It was the movie that changed my career.
Growing up as one of five kids, I never had trouble finding my voice. And this has held true throughout my career — but not always.
A number of years ago, my boss at the time mentioned a new position was being created. It sounded like my dream job and one I knew I could do well. As he cited potential candidates, I hoped to hear my name. But it never crossed his lips. I could feel myself shrinking, thinking, “I have to say something.” I managed to squeak out, “Wow, sounds like an interesting opportunity. Any chance you’d consider me?” Then I held my breath. And nearly a decade later, I still remember his response: “No, I don’t see you as a good fit for this role.”
My first thought was, “Maybe he’s right.” However, as I sat there digesting his comment, I started to consider some of my accomplishments and thought; I “can” do this. I was also a bit disappointed that he didn’t think I’d be a good fit. I realized I had to say something. By not speaking up, I was letting him define who I was and what I could bring to the table. The line from the classic ‘80s movie “Dirty Dancing” came to mind: “Nobody puts Baby in the corner!” In that moment, I sat up, found my voice and told him the role was something I’d be interested in and that he should consider me. I then outlined what I thought I could bring to the table. And to my surprise, he listened carefully and recommended that we discuss it further. It took courage to speak up and ask for what I wanted, but it paid off: I eventually landed the role. I had secured my seat “at the table,” as many like to say, and had set myself down a new and exciting career path.
But getting that seat was only half the battle. Often I was the only woman in the room, the youngest, the most junior or the only one without a PhD. And, in the beginning, I had many more questions than answers. In time, I realized the very fact that my experience and perspective were different, was the value I brought. What I thought was my greatest weakness turned out to be one of my greatest strengths.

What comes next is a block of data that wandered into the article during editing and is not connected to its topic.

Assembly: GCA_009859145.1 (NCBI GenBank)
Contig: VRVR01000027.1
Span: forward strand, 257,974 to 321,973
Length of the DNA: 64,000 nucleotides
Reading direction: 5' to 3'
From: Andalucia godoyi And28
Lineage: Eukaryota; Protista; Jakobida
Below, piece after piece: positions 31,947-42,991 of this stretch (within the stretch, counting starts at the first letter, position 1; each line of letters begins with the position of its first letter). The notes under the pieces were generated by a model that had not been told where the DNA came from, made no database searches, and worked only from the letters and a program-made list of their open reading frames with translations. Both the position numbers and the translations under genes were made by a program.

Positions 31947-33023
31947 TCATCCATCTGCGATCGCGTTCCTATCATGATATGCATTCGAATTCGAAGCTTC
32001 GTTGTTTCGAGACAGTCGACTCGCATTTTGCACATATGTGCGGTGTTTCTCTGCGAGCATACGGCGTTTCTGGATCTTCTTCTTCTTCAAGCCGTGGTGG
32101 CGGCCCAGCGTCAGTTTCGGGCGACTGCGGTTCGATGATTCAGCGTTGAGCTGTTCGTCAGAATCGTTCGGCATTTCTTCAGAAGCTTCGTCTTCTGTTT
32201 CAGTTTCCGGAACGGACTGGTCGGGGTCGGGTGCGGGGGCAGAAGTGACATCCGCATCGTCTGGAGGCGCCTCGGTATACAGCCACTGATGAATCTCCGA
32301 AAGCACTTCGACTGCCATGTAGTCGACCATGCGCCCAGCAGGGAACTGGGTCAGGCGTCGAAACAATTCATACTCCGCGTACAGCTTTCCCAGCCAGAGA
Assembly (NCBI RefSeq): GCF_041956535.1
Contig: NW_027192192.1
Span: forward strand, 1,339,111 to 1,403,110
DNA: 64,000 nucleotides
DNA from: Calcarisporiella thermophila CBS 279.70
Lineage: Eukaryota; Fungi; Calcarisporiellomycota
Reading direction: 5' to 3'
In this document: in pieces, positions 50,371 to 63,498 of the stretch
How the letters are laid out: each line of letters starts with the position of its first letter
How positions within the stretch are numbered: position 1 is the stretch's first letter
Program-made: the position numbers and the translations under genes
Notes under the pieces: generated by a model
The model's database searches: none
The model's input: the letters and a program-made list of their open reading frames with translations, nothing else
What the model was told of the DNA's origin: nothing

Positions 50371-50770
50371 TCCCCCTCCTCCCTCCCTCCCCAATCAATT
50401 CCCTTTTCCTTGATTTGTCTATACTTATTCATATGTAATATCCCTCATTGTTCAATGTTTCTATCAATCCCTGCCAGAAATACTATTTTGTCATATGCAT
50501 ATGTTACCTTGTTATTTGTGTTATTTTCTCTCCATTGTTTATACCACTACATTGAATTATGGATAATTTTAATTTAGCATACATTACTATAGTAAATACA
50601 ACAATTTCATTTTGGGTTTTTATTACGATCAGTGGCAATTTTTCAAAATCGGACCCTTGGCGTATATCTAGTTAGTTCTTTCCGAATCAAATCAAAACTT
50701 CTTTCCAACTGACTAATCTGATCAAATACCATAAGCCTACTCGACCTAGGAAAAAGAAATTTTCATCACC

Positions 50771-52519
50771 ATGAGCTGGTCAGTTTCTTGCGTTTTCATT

Finding your voice is the first step towards getting and keeping a seat at the table. It isn’t always easy, but here’s how I’d break down what it takes:
- Ask for what you want. Raise your hand and let your voice be heard.
- Believe in yourself. If you don’t know what value you bring to the table, no one else will.
- Contribute with purpose and confidence.
- Do Your Homework and come to the table with an opinion that you can back up with reliable data and insight.
Upon reflection, I realized “Nobody puts baby in the corner” but … baby! Had I not spoken up during that meeting with my boss all those years ago, I might not have the job I enjoy today.
Sometimes it takes standing up to secure a seat.
Jeanne Thompson leads a team at Fidelity Investments that develops ideas and insights to help Americans plan and save for retirement. Recognized for her knowledge on 401(k) plans, Jeanne helps educate and inform employers, employees, advisors, policymakers, as well as personal finance editors and writers.
Before being named vice president of Thought Leadership at Fidelity, Jeanne held several leadership positions at Fidelity, including oversight of the design and implementation of 401(k) plans for many Fortune 100 companies. This deep understanding of 401(k) plan design, combined with robust analysis of more than 13 million American savers, enables her to consistently offer innovative insights about retirement readiness.
Jeanne is often tapped for commentary and insight by CNBC, The Wall Street Journal, USA Today, and CNN Money, among other media outlets.
For more information on careers at Fidelity, please visit WomenInFinance.fidelitycareers.com.
Views expressed are as of the date indicated and may change based on market and other conditions. Unless otherwise noted, the opinions provided are those of the author, and not necessarily those of Fidelity Investments.
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